I just got my mission call to a Utah mission. If we can be frank here, I'd like to admit that it's just not ideal. Picture this: room filled with all of your closest friends and family screaming and making guesses as to which part of Africa or South America you'll be sent to, and then three minutes later you're reading a letter sending you to Salt Lake City. I'm half laughing about this, but to be honest — and I know this is terrible — I'm a little embarrassed about my mission call, and I can tell that my parents are, too. I saw that you served on Temple Square in Salt Lake City. From one Utah missionary to another, any advice?
— Called 2 Serve
Dear Called 2 Serve,
I love this question. It is so honest and sincere. When I opened my call, I had some of the same human feelings. In fact, not a week before a friend of mine told me that Temple Square was the only place in the world I should hope not to be called.
And yet, there it was, "Temple Square Mission" and "Angela Trusty" all on the same piece of paper. My advice to you is to not beat yourself up for your embarrassed feelings. As you make the physical preparations for your mission and the reality that you're actually leaving starts to set in, your perspective will begin to change.
I spent a lot of evenings praying for the strength to go, not because of where I was going. Leaving your family and going off to preach the gospel is a huge undertaking for any young person. These conversations softened my heart and helped me to love my mission, even before I got there.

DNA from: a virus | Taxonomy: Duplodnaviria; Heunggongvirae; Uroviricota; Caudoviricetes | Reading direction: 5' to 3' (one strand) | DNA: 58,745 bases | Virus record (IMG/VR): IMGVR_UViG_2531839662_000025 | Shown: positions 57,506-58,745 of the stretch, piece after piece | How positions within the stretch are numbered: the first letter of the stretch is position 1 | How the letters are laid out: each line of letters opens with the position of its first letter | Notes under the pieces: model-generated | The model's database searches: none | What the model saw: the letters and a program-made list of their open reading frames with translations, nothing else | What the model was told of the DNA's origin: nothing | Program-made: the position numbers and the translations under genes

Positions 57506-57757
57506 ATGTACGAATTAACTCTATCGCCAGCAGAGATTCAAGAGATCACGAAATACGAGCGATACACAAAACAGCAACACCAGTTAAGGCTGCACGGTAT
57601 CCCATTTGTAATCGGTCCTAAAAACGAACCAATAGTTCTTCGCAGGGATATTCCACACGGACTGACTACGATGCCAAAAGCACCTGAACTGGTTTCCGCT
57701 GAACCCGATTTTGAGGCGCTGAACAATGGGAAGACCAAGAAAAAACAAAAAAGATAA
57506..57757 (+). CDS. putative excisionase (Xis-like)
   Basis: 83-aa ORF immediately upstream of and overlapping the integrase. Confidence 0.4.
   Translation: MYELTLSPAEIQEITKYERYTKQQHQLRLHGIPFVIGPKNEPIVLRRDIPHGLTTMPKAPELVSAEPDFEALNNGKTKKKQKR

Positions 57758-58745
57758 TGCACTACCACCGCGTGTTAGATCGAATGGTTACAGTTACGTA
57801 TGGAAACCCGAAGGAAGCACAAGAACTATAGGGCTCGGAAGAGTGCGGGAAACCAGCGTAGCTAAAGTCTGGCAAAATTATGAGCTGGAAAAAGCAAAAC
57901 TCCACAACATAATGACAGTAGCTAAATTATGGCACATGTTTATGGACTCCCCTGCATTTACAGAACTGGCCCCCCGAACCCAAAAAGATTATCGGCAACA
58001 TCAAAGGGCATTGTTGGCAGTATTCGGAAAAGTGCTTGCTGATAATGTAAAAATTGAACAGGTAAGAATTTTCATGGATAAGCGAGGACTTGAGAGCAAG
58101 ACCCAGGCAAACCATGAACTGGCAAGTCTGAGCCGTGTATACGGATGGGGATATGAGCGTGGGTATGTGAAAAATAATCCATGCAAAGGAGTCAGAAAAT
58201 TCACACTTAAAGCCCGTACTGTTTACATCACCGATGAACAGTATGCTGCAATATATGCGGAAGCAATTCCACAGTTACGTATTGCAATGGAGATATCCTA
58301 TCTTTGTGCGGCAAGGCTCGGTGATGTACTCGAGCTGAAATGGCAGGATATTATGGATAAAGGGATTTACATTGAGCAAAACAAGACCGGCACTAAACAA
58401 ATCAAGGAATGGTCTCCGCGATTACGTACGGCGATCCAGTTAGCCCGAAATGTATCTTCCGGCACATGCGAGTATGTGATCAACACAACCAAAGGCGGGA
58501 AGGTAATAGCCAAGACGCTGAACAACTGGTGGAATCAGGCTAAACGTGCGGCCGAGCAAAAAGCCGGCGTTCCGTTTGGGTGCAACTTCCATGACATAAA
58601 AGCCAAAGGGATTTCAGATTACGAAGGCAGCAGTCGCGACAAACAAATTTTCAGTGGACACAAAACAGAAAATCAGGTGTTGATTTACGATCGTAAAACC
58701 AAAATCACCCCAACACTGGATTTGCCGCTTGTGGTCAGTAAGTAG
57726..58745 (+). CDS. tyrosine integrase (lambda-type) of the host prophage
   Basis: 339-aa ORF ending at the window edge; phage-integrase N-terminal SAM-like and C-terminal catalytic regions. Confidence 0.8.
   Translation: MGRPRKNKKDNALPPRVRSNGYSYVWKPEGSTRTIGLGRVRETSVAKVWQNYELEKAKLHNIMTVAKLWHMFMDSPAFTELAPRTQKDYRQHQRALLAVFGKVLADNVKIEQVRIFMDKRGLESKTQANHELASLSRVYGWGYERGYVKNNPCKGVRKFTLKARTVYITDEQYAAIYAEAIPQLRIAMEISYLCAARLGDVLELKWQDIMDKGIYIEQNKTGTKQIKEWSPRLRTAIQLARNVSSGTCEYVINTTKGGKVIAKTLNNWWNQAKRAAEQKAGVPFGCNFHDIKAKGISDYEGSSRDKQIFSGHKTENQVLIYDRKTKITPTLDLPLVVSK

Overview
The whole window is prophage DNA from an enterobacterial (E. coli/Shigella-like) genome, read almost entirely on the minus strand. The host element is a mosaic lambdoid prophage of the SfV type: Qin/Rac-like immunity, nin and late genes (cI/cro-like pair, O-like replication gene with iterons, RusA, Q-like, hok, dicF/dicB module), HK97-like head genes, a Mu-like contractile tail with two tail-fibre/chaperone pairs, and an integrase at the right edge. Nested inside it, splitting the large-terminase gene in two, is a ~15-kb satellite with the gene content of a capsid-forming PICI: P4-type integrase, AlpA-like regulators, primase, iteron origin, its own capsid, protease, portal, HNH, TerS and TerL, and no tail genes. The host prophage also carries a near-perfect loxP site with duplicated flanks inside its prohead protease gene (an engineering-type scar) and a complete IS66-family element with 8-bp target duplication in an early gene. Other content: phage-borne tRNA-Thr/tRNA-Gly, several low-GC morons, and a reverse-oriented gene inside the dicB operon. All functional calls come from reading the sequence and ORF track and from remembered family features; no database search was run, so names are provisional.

Once you're out, the glam (or the not glam, ha ha) surrounding where you're going dies down and your life becomes completely focused on the work. The man you're teaching who finally came to church, the mother who quit smoking, the Christlike attributes you need in order to serve, the dog that scared you half to death — these are the thoughts that will occupy your mind, not your current embarrassment.
So, give it time, if you work hard, you can love your mission, no matter where you serve.
Readers: Opening your mission call can be an emotional experience. Do you think a future missionary should open his or her call alone or in front of a big group? Tweet your vote @askange_column #AskAngela
Angela Trusty is a millennial writer who lives and writes about the young single adult Mormon experience. Twitter: askange_column
Copyright 2015, Deseret News Publishing Company